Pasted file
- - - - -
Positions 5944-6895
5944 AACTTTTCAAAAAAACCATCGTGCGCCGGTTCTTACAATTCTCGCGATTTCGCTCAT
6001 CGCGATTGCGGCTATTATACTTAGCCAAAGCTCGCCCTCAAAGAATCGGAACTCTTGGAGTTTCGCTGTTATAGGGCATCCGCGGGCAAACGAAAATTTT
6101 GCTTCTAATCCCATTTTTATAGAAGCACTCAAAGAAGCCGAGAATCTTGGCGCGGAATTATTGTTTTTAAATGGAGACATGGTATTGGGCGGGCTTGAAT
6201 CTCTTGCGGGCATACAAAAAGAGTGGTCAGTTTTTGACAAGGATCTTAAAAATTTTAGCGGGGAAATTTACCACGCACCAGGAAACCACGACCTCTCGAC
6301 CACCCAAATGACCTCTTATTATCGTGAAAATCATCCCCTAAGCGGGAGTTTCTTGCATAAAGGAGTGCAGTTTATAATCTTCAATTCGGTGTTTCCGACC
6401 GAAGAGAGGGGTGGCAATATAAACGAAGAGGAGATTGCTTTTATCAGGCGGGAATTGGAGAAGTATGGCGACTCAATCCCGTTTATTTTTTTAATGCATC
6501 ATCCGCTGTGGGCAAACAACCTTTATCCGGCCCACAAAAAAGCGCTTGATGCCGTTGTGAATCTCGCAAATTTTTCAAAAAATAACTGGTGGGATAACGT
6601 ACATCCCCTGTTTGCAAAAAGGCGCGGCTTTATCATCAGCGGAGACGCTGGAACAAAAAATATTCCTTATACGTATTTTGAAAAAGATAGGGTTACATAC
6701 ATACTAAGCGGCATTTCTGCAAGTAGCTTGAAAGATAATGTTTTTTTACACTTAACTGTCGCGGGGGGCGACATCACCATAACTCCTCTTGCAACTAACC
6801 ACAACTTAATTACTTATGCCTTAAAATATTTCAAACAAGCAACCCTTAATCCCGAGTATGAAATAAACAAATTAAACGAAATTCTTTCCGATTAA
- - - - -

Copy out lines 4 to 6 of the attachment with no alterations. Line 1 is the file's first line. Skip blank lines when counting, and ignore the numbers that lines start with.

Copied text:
6101 GCTTCTAATCCCATTTTTATAGAAGCACTCAAAGAAGCCGAGAATCTTGGCGCGGAATTATTGTTTTTAAATGGAGACATGGTATTGGGCGGGCTTGAAT
6201 CTCTTGCGGGCATACAAAAAGAGTGGTCAGTTTTTGACAAGGATCTTAAAAATTTTAGCGGGGAAATTTACCACGCACCAGGAAACCACGACCTCTCGAC
6301 CACCCAAATGACCTCTTATTATCGTGAAAATCATCCCCTAAGCGGGAGTTTCTTGCATAAAGGAGTGCAGTTTATAATCTTCAATTCGGTGTTTCCGACC